NUR-SULTAN -- Kazakh authorities have launched about 90 investigations into the ethnic clashes in the southern region of Zhambyl that claimed 11 lives on February 7-8.
Deputy Interior Minister Marat Qozhaev told journalists in Nur-Sultan, on February 19, that hundreds of people had already been questioned in the investigations, which are expected to last for two months.
"Information about other suspects, including those who might have provoked the violence, will be made public later as investigations continue," Qozhaev said.
Qozhaev also confirmed the Prosecutor-General's earlier statement about the arrest of three brothers from an ethnic Dungan family who were charged with assaulting police after they scuffled with a group of Kazakhs following a road-rage incident.
Kazakh authorities said earlier that the road-rage brawl sparked wider violence between local Kazakhs and Kazakh citizens from the ethnic Dungan minority -- a Muslim group of Chinese origin.
The deadly violence spread into the villages of Sortobe, Masanchi, Auqatty, and Bulan-Batyr.
Relatives of a 20-year-old man, Murat Masanov, who was visiting his relatives in one of the villages in the area on February 7, told RFE/RL on February 18 that he went missing after the clashes and his car was found destroyed by fire near the village of Masanchi.
More than 30 houses, 17 commercial buildings, and 47 vehicles were destroyed or damaged during the violence.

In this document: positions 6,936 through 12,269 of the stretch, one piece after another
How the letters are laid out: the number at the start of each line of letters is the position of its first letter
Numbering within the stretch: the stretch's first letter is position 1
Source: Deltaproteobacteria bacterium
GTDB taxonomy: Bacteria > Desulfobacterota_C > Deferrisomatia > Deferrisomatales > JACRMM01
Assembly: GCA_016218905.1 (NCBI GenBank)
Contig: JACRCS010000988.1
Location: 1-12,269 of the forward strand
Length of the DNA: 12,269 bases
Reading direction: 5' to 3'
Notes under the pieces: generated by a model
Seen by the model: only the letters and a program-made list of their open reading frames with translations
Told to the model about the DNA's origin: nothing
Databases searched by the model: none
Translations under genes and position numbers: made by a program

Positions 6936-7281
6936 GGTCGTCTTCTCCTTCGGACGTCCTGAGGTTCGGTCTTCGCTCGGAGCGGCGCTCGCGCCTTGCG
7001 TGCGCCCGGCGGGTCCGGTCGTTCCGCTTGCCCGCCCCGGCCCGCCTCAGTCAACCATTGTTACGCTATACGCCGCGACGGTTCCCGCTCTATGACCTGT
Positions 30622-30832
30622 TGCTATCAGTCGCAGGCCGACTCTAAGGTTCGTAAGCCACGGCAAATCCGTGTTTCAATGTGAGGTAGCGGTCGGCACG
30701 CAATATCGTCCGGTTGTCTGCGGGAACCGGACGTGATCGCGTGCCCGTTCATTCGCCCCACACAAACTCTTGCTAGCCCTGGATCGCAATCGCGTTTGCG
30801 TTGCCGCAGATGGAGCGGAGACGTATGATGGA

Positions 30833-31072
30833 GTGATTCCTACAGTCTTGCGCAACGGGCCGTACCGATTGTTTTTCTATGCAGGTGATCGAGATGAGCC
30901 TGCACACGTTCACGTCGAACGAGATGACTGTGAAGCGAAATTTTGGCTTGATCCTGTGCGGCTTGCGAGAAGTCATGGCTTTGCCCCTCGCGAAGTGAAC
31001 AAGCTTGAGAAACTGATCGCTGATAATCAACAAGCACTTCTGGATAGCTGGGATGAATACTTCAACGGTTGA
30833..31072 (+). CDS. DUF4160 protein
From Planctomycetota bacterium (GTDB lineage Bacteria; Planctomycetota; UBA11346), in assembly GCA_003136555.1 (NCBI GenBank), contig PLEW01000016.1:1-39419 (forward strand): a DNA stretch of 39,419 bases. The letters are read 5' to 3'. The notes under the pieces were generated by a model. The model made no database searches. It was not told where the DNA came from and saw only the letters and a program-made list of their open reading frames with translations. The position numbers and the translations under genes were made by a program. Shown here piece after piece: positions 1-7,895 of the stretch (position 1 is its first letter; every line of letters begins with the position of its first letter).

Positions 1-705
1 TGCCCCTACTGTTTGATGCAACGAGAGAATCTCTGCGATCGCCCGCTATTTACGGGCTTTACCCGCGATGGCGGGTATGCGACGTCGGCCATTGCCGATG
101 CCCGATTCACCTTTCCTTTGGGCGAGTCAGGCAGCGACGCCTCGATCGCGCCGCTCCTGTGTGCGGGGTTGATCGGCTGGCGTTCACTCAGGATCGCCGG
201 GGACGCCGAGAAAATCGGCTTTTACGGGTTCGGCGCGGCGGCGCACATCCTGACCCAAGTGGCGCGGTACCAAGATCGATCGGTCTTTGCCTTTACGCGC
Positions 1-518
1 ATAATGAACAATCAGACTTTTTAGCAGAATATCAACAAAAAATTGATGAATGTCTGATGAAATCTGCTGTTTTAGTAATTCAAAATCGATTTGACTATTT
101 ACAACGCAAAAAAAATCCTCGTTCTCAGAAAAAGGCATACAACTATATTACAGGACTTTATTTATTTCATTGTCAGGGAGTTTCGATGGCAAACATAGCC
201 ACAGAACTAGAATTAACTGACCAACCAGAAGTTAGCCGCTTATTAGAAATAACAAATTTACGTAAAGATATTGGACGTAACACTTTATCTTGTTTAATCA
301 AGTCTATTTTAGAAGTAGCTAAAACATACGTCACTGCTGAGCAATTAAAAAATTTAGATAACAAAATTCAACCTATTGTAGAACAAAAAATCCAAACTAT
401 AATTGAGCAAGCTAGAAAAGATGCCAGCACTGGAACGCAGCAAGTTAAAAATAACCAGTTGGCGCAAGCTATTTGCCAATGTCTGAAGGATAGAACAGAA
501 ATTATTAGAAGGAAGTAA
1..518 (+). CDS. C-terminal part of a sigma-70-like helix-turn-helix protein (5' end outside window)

More than 23,000 people, mostly Dungans, fled villages where the violence erupted.
Many of them ended up in the Chui region of neighboring Kyrgyzstan.
Kazakh officials say the majority of the displaced Dungans returned to Kazakhstan several days later.
Many senior regional officials, including the local police chief, were fired by Kazakhstan's central government in the aftermath of the clashes.
Dungans, also known as Hui, are Sunni Muslims who speak a dialect of Mandarin that also uses words and phrases borrowed from Arabic, Persian, and Turkic.
Their ancestors fled from China to Central Asia, which then was part of the Russian empire, in the late-19th century after the Chinese government's violent crackdown on the Dungan Revolt of 1862-1877.
The total number of Dungans now living in former Soviet republics is about 120,000.
Most reside in Kyrgyzstan's northern region of Chui and Kazakhstan's neighboring region of Zhambyl.